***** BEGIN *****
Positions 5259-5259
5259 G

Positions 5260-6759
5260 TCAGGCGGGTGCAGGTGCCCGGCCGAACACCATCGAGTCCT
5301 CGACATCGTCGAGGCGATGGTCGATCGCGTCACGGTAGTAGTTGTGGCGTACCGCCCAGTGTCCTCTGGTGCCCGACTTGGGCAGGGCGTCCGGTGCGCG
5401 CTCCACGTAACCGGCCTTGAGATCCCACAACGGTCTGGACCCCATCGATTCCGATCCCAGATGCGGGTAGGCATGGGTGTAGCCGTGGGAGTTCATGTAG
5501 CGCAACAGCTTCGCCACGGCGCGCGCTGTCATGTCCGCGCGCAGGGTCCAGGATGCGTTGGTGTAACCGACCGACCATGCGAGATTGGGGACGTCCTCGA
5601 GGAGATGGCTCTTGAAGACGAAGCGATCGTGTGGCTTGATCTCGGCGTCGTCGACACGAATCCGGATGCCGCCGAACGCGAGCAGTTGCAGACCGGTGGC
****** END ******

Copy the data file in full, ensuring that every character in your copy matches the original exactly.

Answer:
Positions 5259-5259
5259 G

Positions 5260-6759
5260 TCAGGCGGGTGCAGGTGCCCGGCCGAACACCATCGAGTCCT
5301 CGACATCGTCGAGGCGATGGTCGATCGCGTCACGGTAGTAGTTGTGGCGTACCGCCCAGTGTCCTCTGGTGCCCGACTTGGGCAGGGCGTCCGGTGCGCG
5401 CTCCACGTAACCGGCCTTGAGATCCCACAACGGTCTGGACCCCATCGATTCCGATCCCAGATGCGGGTAGGCATGGGTGTAGCCGTGGGAGTTCATGTAG
5501 CGCAACAGCTTCGCCACGGCGCGCGCTGTCATGTCCGCGCGCAGGGTCCAGGATGCGTTGGTGTAACCGACCGACCATGCGAGATTGGGGACGTCCTCGA
5601 GGAGATGGCTCTTGAAGACGAAGCGATCGTGTGGCTTGATCTCGGCGTCGTCGACACGAATCCGGATGCCGCCGAACGCGAGCAGTTGCAGACCGGTGGC